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Eric Lyon’s work focuses on articulated noise, chaos music, spatial orchestration, and computer chamber music. His software includes FFTease and LyonPotpourri, collections of externals for Max/MSP and Pd. He authored “Designing Audio Objects for Max/MSP and Pd.” His music has been recognized with a Giga-Hertz prize, MUSLAB, League ISCM World Music Days, and a Guggenheim Fellowship. In 2017 he edited two issues of the Computer Music Journal, devoted to the topic of high-density loudspeaker arrays. Lyon has composed for such artists as Sarah Plum, Margaret Lancaster, The Noise Quartet, Ensemble mise-en, String Noise, The Crash Ensemble, Esther Lamneck, Kathleen Supové, Marianne Gythfeldt, and Seth Parker Woods. Lyon has taught computer music at Keio University, IAMAS, Dartmouth College, Manchester University, and Queen’s University Belfast. Lyon teaches in the School of Performing Arts at Virginia Tech, and is a faculty fellow at the Institute for Creativity, Arts, and Technology.
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Howie Kenty is a Brooklyn-based composer and performer, occasionally known by his musical alter-ego, Hwarg. His music, called “remarkable” with “astonishing poetic power” by the International Compendium Prix Ars Electronica, is stylistically diverse, encompassing ideas from contemporary classical, electronic, rock, sound art, theatre, and everything in between, occasionally with visual and theatrical elements. Howie plays guitar in the progressive rock band The Benzene Ring, and is currently a Graduate Council Fellow PhD student at Stony Brook University. Recent recognition includes a 2017 Copland House residency, a 2018 Virginia Center for the Creative Arts residency, first prize commission in the 2017 Null-state Chaosflöte competition, competition winner for the 2018 Open Space Festival of New Music, competition winner for the 2018 RED NOTE New Music Festival Composition Workshop, and an ASCAP Plus+ award. Hear more at http://hwarg.com.
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Adam Beard is an active percussionist and composer residing on Long Island. As a percussionist, Adam plays a variety of contemporary chamber and solo repertoire in ensembles such as the Stony Brook Contemporary Chamber Players and DNA Percussion, which he founded with percussionist Daniel Pate. Adam has received the Sarofim Composition Award for his piece Webs and actively composes works for chamber ensembles and soloists. He has received commissions from Musiqa and AURA and his works have been performed throughout the United States. Adam holds a MM in Percussion Performance from Stony Brook University where he is currently a doctoral candidate and a BM from the University of Houston.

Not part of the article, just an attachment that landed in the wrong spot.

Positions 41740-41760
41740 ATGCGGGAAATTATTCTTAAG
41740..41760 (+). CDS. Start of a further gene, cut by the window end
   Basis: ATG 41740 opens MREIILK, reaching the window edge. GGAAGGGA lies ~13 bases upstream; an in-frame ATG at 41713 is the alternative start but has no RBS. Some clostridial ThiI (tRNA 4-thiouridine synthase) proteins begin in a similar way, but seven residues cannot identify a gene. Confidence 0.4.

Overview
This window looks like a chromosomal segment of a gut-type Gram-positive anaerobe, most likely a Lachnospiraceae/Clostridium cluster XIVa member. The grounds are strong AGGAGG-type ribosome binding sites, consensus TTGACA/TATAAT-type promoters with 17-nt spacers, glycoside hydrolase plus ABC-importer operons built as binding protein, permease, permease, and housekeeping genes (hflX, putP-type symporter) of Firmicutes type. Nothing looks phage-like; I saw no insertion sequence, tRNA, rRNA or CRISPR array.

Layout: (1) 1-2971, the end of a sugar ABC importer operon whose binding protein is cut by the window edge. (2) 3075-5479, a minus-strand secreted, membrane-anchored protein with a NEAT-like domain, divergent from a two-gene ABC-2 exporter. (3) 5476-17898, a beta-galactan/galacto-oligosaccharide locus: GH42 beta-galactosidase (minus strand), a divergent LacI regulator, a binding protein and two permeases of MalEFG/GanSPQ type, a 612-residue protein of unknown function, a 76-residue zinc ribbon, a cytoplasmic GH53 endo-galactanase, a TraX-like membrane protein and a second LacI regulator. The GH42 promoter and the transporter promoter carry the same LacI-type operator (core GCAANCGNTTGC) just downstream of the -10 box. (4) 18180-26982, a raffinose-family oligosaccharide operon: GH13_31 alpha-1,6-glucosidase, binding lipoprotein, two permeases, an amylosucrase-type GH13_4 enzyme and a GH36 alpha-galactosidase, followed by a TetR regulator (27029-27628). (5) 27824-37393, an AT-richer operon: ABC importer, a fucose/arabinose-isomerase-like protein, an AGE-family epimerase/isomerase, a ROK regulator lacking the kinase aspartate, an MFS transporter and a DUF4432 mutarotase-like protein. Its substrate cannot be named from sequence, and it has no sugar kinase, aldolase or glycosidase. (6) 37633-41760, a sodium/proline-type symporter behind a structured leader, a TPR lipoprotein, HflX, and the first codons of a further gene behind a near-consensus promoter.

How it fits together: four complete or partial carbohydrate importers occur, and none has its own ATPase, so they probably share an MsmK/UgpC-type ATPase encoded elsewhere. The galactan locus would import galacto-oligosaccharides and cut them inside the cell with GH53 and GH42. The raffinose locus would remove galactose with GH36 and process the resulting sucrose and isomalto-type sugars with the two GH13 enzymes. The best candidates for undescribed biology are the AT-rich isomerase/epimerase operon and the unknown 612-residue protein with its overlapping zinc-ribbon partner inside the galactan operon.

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Anne Dearth is a flutist and music teacher in Northwest Ohio. She is the co-founder and artistic director of N/A Ensemble, a new chamber music group dedicated to performing experimental and adventurous works. Previously residing in New York City, she has performed with Contemporaneous, the W4 New Music Collective, and has participated in the Bang on a Can Marathon, the Tribeca New Music Festival, Iota Festival, and the Lower East Side Music Festival. Anne particularly enjoys working closely with composers and has premiered multiple works written expressly for her, most recently Shame for speaking alto flutist by Jesse Diener-Bennett and Uncreation by Dennis Sullivan. Originally from Dearborn, MI, Anne studied with Amy Porter at the University of Michigan before coming to New York to study at NYU with Robert Dick.
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Dennis Sullivan is as well very active as a solo artist in the US and Europe, commissioning new works for his unique hybrid of percussion, theater, and electronics as well as actively performing his own compositions. As a composer, Dennis’s work has been heard in the US, Canada, Germany, and the Netherlands. His music explores cross-genre coalescence between acoustic, electronic and timbral based noise music. His compositions examine sounds through a very small aperture, zooming in to focus on the unheard sounds within a sounds, drawing attention to the sonic consequences that are always present but not always heard. He crawls inside of each instrument to find every pitch in the spectrum and every small consequence of the physical action that goes into producing sound. By connecting and combining often discordant states, he attempts to create a feel of interconnectivity that divulges underlying qualities of continuity and unity.
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Kyle Johnson is a composer, and multimedia artist whose creative work is presented internationally. Recent multimedia pieces include the one-person opera I'm not really much of a talker. premiered at Harvard University and the musical cinema work Still created in collaboration with the Qualcomm Institute. His documentary work on the Cage diaspora has been collected by the Library of Congress, his feature length documentary film on contemporary music will be released by Neuma in 2019, and his in-process documentary on Regional Mexican Music and its place in immigrant communities features interviews with the leading contemporary stars of Banda and Norteño genres. He grew up in suburban San Diego. It's not that all the houses looked the same, it's that I could walk in to any one of them and know exactly where all the bathrooms were.
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Chris Scarberry is currently pursuing a Master of Arts in Music Performance at Marshall University in Huntington, West Virginia, from which he also holds a Bachelor of Fine Arts in Music Performance. He is a Veteran of the United States Army Bands, where he performed in much of the US, Pacific Islands, and Asia. Before his military service and graduate school, Chris was a percussion instructor with the Marshall University Marching Thunder, Derby City Knights All-Age Drum and Bugle Corps, the Optima Indoor Percussion Ensemble, and the George N. Parks' Drum Major Academy.
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Later Event: November 9
Concert 2